Geography as quantification.
jrg13 at PSU.EDU
Tue Sep 28 23:46:19 CDT 1999
>Quite a bit of work by geographers and even biogeographers is still being
>done on the basis of convention geographic units - countries, islands, lakes,
>oceans, etc. That imposes restrictions, because of differing areas, on the
>analyses that can be made. An approach we have used on coral reef fishes, is
>to apply and equal-area grid. Here each cell in the grid is equal in area and
>no "corrections" need to be made for that factor.
In the panbiogeography book we identify grid analysis as a quantitative method
for lcating main massings, and we also acknowledge the suggestion by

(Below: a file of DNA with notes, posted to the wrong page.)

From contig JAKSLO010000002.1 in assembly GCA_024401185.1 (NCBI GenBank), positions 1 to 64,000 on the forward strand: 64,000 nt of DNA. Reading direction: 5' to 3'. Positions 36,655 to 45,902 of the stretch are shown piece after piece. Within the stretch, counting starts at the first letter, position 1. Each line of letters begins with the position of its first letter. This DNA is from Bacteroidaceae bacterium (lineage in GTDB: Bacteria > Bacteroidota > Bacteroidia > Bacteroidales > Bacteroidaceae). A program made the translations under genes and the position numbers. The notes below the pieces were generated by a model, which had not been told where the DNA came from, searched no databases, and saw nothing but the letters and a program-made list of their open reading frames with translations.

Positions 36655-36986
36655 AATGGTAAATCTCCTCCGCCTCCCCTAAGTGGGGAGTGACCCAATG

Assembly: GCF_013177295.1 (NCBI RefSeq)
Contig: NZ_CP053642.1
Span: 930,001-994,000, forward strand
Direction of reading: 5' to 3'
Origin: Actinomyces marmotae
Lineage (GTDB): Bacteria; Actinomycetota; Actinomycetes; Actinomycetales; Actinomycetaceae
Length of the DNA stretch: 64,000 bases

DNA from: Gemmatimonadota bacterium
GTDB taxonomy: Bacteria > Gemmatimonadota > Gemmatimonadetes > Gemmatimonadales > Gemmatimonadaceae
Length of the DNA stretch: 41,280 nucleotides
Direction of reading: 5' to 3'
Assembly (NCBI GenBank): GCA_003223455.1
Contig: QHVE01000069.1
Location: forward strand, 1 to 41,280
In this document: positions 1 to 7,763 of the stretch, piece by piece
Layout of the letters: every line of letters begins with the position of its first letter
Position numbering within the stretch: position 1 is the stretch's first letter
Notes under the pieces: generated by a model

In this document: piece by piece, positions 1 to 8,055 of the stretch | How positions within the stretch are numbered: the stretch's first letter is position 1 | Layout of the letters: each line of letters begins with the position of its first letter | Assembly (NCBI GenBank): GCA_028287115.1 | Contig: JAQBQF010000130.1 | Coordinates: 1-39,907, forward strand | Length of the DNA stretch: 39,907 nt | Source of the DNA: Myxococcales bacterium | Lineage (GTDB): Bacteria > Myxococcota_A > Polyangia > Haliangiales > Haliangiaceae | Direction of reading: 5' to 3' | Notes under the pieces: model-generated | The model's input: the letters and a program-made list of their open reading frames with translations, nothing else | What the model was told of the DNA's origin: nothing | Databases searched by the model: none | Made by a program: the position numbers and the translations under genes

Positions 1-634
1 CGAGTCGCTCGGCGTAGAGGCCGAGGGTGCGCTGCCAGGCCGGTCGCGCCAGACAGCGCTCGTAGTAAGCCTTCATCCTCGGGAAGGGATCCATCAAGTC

McAllister et al (1986) that scoring values for quadrats on track paths could
allow tracks to be numerically identified and allow for statistical tests. This
is one area that may have great potential for quantification of geographic
characters in historical biogeography. The need at present is for people with
the appropriate skills to develop the techniques and applications. This might
help transform historical biogeography in a comparable way to the development
of cladistic techniques for biological characters.
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